During Columbus’ second visit to the America’s he brought with him sugar cane – this was an extremely rare and valuable commodity on the European market (they were addicted to tea!) and their diet. It was cultivated on plantations throughout the West Indies and north-east Brazil and became one of the major staples of the gruesome triangular trade between Africa, the Caribbean, etc. and Europe. This success of this trade system and the resulting capital accumulation of European markets relied on the slave labor of stolen Africans and the ripe, fertile land of the Caribbean and the Americas. Agriculture was transformed from a subsistence method of food production and survival to a commodity production method for a capitalist cash economy. It was the beginning of communities forced to work the land. That same land today is some of the most destroyed in those regions and the native populations are some of the most impoverished in the world.
“The extraction of surplus from the land, its forests, its plant and mineral wealth, was crucial to capital accumulation on a world scale. And it was accompanied by the exploitation, both direct and indirect, of the women and men of peasant and forest dwelling communities throughout the world.” Read the rest of this entry »
Compiled by Shannon Laliberte with Ambika Chawla in 2005 for Oakland Institute*
Under current law, legislators can only vote yes or no on the pact — they cannot amend it… [CAFTA] has become a referendum on broader trade policy that many House Democrats, organized labor and some Republicans believe is fueling a growing trade deficit and harming U.S. workers. The opposition, so far, has been too much for the administration to overcome. ‘I can’t see the president taking it to Congress until he has the votes. If he had the votes, he would have sent it already,… 1
CAFTA-DR (Central America- Dominican Republic Free Trade Agreement) grew out of the Bush administration’s failure to advance negotiations in the Free Trade Area of the Americas (FTAA), designed to extend North American Free Trade Agreement (NAFTA) to the Central American countries of El Salvador, Guatemala, Honduras (all three have officially ratified CAFTA to date), Nicaragua and Costa Rica. On August 5, 2004, the Dominican Republic signed onto the agreement, thereby making it the Central America- Dominican Republic Free Trade Agreement (CAFTA-DR).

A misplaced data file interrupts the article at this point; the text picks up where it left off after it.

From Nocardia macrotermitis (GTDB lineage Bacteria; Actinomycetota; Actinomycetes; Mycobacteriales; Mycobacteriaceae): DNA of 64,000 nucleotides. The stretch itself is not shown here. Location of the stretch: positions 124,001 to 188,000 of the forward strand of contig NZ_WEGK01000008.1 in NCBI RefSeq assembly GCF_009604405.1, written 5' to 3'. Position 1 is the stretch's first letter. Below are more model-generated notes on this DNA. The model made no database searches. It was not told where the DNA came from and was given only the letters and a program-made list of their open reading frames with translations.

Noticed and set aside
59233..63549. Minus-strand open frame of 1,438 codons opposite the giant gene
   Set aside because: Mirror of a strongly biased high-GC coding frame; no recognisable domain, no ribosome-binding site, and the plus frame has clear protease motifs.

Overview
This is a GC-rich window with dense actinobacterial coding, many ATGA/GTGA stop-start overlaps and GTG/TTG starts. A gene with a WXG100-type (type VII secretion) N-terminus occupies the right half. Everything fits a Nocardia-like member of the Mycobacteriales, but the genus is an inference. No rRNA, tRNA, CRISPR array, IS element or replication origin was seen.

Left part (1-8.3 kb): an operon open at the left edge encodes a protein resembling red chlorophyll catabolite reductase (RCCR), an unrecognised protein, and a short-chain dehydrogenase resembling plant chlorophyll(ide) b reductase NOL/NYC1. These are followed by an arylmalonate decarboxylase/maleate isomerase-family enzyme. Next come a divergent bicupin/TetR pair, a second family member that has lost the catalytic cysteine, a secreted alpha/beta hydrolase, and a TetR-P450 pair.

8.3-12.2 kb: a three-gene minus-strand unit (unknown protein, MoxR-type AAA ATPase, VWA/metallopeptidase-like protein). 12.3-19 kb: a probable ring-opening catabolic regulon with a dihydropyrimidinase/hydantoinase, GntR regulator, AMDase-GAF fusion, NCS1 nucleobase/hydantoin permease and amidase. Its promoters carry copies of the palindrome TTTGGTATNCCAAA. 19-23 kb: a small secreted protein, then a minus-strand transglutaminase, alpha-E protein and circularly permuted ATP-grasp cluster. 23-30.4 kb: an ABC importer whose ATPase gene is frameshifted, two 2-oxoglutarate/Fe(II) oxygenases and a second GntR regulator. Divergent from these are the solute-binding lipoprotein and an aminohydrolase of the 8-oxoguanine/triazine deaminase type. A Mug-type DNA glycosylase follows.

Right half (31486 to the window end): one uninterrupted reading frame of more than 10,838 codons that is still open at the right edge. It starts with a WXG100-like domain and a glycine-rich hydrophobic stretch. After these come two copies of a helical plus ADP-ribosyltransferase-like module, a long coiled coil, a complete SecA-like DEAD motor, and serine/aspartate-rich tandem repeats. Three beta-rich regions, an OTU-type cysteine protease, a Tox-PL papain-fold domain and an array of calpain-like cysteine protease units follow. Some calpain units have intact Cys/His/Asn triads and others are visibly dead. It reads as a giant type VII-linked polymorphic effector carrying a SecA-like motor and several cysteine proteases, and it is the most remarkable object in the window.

CAFTA-DR promises improved worker well-being, respect for workers’ rights, as well as abundance to farmers, consumers and corporate America; additionally, proponents promise that ratification of CAFTA-DR would result in “level[ing] the playing field for American workers, farmers and businesses and strengthens democracies in our neighborhood.”2 Unfortunately that has not been the case for CAFTA-DR’s predecessor, NAFTA, whose policies have resulted in hundreds of thousands of Mexicans, Americans and Canadians losing their jobs, thousands of family farms facing foreclosure and public interest laws taking a back seat to secret NAFTA court negotiations and rulings.
The FTAA was the initial effort to expand NAFTA throughout Central and South America and the Caribbean (excluding Cuba); negotiations started directly after NAFTA was ratified in 1994 and were supposed to be finished by January 2005.3 CAFTA-DR was designed to ease the rest of the Western hemisphere into the integrated market and the Bush administration is putting increasing pressure on the countries of Venezuela, Brazil and Argentina to either amend the agreements now or be left out all together. FTAA negotiations have not been successful due to strong resistance from social movements as well as opposition from national governments throughout the continent. CAFTA-DR faces the same opposition.
Corporate America, the real beneficiary of any of the free trade agreements with the Central American countries, is anxious for Congress to approve CAFTA-DR by May of 2005; additionally, numerous ambassadors from the CAFTA countries are courting U.S. corporate interests and Congress in support of the agreement. Labor rights, human rights and environmental rights groups are just some of the organizations at the forefront of the resistance movement against the ratification of CAFTA-DR. Additional groups fighting CAFTA-DR’s ratification are the textile and sugar industries, thereby ensuring some normally pro-trade Republicans will also not support CAFTA-DR. Read the rest of this entry »